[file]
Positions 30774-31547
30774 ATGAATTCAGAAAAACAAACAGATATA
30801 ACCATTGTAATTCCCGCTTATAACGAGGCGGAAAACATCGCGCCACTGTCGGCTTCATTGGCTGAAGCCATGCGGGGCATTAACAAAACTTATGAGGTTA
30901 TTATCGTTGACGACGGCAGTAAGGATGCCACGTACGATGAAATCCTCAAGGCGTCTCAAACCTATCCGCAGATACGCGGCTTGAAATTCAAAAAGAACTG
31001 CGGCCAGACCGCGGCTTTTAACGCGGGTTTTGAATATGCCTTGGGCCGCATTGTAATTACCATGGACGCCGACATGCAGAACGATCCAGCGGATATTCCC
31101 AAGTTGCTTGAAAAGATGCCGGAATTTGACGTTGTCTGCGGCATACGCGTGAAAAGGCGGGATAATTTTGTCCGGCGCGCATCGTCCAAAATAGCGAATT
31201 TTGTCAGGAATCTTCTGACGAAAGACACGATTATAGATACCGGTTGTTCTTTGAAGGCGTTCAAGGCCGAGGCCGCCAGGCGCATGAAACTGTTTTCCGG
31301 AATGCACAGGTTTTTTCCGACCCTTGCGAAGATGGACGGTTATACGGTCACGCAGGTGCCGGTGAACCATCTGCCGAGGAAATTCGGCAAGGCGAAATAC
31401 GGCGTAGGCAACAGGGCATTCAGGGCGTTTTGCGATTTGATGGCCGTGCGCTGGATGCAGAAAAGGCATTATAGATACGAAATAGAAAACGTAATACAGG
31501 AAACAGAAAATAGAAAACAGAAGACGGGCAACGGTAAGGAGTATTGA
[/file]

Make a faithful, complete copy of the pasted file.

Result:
Positions 30774-31547
30774 ATGAATTCAGAAAAACAAACAGATATA
30801 ACCATTGTAATTCCCGCTTATAACGAGGCGGAAAACATCGCGCCACTGTCGGCTTCATTGGCTGAAGCCATGCGGGGCATTAACAAAACTTATGAGGTTA
30901 TTATCGTTGACGACGGCAGTAAGGATGCCACGTACGATGAAATCCTCAAGGCGTCTCAAACCTATCCGCAGATACGCGGCTTGAAATTCAAAAAGAACTG
31001 CGGCCAGACCGCGGCTTTTAACGCGGGTTTTGAATATGCCTTGGGCCGCATTGTAATTACCATGGACGCCGACATGCAGAACGATCCAGCGGATATTCCC
31101 AAGTTGCTTGAAAAGATGCCGGAATTTGACGTTGTCTGCGGCATACGCGTGAAAAGGCGGGATAATTTTGTCCGGCGCGCATCGTCCAAAATAGCGAATT
31201 TTGTCAGGAATCTTCTGACGAAAGACACGATTATAGATACCGGTTGTTCTTTGAAGGCGTTCAAGGCCGAGGCCGCCAGGCGCATGAAACTGTTTTCCGG
31301 AATGCACAGGTTTTTTCCGACCCTTGCGAAGATGGACGGTTATACGGTCACGCAGGTGCCGGTGAACCATCTGCCGAGGAAATTCGGCAAGGCGAAATAC
31401 GGCGTAGGCAACAGGGCATTCAGGGCGTTTTGCGATTTGATGGCCGTGCGCTGGATGCAGAAAAGGCATTATAGATACGAAATAGAAAACGTAATACAGG
31501 AAACAGAAAATAGAAAACAGAAGACGGGCAACGGTAAGGAGTATTGA